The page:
1979 Boba Fett J-slot rocket-firing prototype poised to topple world record


Lineup includes unprecedented selection of Kenner prototypes, newly discovered early production pieces, foreign/ rare variants, multi-packs and store displays

Hake’s, America’s first auction house specializing in pop culture memorabilia, is hoping to score a world-record trifecta with their 6-7 November auction containing nearly 400 rare and high-grade Star Wars items. The auction lineup offers an unprecedented selection of Kenner prototypes and test shots; newly unearthed early production pieces, foreign and rare variants; multi-packs, store displays, and the piece de resistance: a Boba Fett J-slot rocket-firing prototype.


The current world auction record for a Star Wars toy is $112,926 (£87,800), the price paid for the AFA 85 NM+ Boba Fett L-slot rocket-firing prototype that topped Hake’s July 11 sale. It handily exceeded the previous world record price for a Star Wars figure – $86,383 (£67,200) – which was set by an unpainted L-slot prototype graded AFA 85 that Hake’s sold in March 2018. The ultra-rare J-slot Boba Fett entered in Hake’s November auction is expected to make $200,000-$500,000 (£150,000-£350,000). If achieved, it will propel Star Wars collectibles into the same exclusive investment league as fine art and classic cars.


To understand why the Boba Fett J-slot rocket-firing prototype is so rare and important, it’s essential to know its history. Kenner’s Boba Fett prototype made its debut at the New York Toy Fair in 1979, but the design never made it into mass production due to concerns about the toy’s rocket-firing mechanism. For this reason, few prototypes ever made it into collectors’ hands. 
The rocket-firing prototype is described either as an L-slot or J-slot type, referring to the shape of the firing mechanism on the figure’s back. The L-slot, which resembles a backward “L,” is the more commonly seen version. Quality issues arose with this variation when it was discovered that there wasn’t a tab to secure the mechanism when it was not firing. The J-slot design, with a slot shaped like a “J,” has a small catch to set the mechanism in a resting position when it is not in use.


The J-slot Boba Fett prototype offered by Hake’s is graded AFA 85+ NM+. The 3¾-inch figure is a fully painted engineering pilot with country of origin and copyright stamps, indicating it had reached the final phase of prototype development.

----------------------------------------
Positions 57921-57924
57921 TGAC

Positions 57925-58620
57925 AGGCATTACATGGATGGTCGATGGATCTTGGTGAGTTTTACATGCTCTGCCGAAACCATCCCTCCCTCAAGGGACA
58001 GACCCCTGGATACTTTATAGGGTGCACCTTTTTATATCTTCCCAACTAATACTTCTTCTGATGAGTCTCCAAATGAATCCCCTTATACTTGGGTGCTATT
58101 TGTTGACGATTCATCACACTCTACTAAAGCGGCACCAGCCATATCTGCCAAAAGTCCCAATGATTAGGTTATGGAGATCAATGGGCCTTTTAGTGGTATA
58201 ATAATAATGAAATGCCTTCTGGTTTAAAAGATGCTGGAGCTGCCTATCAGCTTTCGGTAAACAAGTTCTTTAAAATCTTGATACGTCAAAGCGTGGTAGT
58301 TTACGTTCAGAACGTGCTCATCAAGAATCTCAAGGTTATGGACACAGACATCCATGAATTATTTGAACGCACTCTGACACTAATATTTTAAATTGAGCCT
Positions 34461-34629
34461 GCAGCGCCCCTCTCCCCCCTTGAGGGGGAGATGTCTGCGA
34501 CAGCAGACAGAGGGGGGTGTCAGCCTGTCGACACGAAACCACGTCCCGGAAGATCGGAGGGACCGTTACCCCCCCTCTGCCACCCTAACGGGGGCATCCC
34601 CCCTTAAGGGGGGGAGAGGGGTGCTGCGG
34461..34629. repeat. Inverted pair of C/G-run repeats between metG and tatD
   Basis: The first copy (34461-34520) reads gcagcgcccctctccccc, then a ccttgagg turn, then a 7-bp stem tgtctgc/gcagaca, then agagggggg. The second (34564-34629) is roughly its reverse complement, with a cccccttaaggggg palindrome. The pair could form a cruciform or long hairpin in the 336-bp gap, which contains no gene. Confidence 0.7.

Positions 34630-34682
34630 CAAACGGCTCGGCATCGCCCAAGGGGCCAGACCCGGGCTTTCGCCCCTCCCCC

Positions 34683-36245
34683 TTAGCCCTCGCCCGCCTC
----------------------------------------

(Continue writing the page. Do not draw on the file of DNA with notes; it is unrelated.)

Originally, 80 to 100 Boba Fett prototypes were shipped to Kenner from Hong Kong for safety testing, and of those, approximately 24 to 26 examples of the J-slot variety are known to have survived. Several of the extant J-slots are in “rather rough condition,” according to Hake’s, due to their having undergone rigorous testing procedures that included heating, freezing, and more. Owing to the high-grade condition of Hake’s example, it is clear that the figure was not put through such harsh testing challenges. The only evidence that it went through any testing evaluations is the presence of indexing marks on the underside of the figure’s feet.
Also destined to land in the winners circle is a newly discovered Ben (Obi-Wan) Kenobi 12 Back-A AFA 70 EX+ double-telescoping action figure on a blister card with a white footer. From Kenner’s 1978 Star Wars toy line, this coveted rarity is estimated at $75,000-$100,000 (£58,000-£78,000). From the same toy line and similarly estimated at $75,000-$100,000, a Darth Vader 12 Back-A AFA 75+ EX+/NM double-telescoping action figure is one of few carded examples known to exist. Both the Ben Kenobi and Darth Vader are accompanied by notarized CIB LOAs. A third double-telescoping figure from the legendary 1978 Kenner release, a Star Wars Luke Skywalker 12 Back-C AFA 80 NM example on an unpunched card, could reach the $10,000-$20,000 (£12,000-£15,000) range.

Hake’s 6-7 November 2019 auction is now open for bidding. For a free catalog or additional information, call 866-404-9800 (toll-free) or 717-434-1600. Email hakes@hakes.com. Online: www.hakes.com